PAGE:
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Data scientists should be embedded in local councils

The government should consider ringfencing £4m to help data scientists sift through local councils’ ‘data goldmines’ and improve their services, an innovation charity has said.

The innovation foundation Nesta said that by using 1% of the government’s £450m digital budget to place analysts and scientists in frontline teams, day-to-day services such as recycling and council tax collection would be more efficient.

As part of a report compiled with the LGA, ‘Wise Council – Insights from the cutting edge of data driven local government’, Nesta also suggested that city-regions bidding for devolved powers should be asked to create a data analysis office as a condition of any devolution deal.

Tom Symons, principal researcher in government innovation at Nesta, said: “Councils are sitting on a treasure trove of potential insights on the communities in which they operate. While many councils are already using it to make services more effective and targeted many more are only just waking up to its potential.

“Embedding experts within these councils could be the catalyst for the culture change we need to see if they are to stay one step ahead of budget cuts and meet people’s evolving needs.”

The report argued that when the government began its austerity programme in 2010, the public sector focused on finding savings by streamlining office services to reduce waste while integrating frontline services such as health, housing and education to make them more effective.

The report cited examples of how local councils are already using data to achieve these two aims but stresses that many are only just coming to terms with its potential.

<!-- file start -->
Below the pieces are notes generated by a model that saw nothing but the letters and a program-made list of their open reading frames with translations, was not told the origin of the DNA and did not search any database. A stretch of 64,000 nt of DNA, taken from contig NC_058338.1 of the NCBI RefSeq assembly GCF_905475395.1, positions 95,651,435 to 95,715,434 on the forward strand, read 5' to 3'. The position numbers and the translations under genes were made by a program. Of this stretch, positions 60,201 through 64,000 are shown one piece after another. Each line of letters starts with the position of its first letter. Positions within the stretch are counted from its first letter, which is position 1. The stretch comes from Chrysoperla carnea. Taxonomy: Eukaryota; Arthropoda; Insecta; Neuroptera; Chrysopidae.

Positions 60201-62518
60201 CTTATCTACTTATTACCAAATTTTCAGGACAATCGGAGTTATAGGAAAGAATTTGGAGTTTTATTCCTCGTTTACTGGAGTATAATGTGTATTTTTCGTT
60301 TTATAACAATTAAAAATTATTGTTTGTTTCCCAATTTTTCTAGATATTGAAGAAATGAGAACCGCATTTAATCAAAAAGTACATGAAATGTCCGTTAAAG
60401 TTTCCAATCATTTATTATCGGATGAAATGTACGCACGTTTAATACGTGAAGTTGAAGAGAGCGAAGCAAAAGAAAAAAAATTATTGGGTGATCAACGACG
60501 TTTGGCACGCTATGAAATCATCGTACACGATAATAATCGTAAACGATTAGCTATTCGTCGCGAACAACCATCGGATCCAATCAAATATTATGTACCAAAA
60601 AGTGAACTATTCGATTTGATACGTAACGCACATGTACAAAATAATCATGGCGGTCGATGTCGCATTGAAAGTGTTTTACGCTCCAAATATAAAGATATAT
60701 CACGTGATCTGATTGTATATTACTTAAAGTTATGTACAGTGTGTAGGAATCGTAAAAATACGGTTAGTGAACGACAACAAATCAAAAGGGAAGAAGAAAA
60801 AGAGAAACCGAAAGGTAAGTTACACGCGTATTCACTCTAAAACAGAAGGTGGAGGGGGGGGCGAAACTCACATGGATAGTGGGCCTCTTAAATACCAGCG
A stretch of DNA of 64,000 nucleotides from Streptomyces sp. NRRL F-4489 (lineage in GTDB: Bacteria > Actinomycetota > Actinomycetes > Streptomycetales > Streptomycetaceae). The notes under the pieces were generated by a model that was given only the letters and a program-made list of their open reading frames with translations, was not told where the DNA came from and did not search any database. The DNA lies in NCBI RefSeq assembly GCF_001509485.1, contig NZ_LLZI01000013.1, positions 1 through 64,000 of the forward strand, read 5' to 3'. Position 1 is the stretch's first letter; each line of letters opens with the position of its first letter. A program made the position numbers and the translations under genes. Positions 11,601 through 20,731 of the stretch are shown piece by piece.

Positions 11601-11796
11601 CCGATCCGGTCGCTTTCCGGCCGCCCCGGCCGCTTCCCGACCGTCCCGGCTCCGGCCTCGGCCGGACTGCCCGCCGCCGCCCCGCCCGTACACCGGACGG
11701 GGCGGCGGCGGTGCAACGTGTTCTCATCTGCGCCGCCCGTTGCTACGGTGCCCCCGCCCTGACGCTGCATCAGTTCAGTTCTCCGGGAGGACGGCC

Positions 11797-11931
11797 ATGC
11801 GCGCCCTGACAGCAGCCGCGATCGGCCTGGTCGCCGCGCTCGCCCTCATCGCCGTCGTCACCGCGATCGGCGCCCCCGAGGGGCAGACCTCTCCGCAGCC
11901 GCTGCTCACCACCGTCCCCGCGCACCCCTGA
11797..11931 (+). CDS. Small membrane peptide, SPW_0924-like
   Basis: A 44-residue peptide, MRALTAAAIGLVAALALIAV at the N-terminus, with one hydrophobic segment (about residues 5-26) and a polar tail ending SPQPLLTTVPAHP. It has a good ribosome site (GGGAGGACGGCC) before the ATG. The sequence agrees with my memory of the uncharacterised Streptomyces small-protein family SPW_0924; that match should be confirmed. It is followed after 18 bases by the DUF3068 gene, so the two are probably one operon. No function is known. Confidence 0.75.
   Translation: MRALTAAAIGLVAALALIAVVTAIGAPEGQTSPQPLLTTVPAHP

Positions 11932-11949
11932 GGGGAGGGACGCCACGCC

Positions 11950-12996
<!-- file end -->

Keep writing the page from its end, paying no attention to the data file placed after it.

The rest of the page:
“Our research found that councils are becoming increasingly sophisticated in how they gather their data, how they manage it, the types of analysis they can perform, and the ways in which they use this to contribute towards positive social change,” the report concluded.

“But … most councils are only just starting to get to grips with all the data they hold, and all the ways they could use it to make improvements. The data held by the local government sector is a potential goldmine of insights into how to improve people’s lives and make communities stronger.”

Positive examples cited by the report include Bristol City Council’s use of plastic sensor-equipped frogs to collect data about damp in properties, and Leeds City Council’s ‘Data Mill North’, an open data portal which saves the council time from responding to Freedom of Information requests.

Nesta recommended to policymakers that co-locating data analysts and scientists in frontline council teams would speed up processes by minimising replication and making existing information more easily accessible to local residents.

The report also advised the LGA to create a knowledge transfer scheme to enable best practice to be shared between councils and choosing a devolved city-region to trial an open ‘data exchange’ with local universities, businesses and charities once it has set up its own data analytics office.

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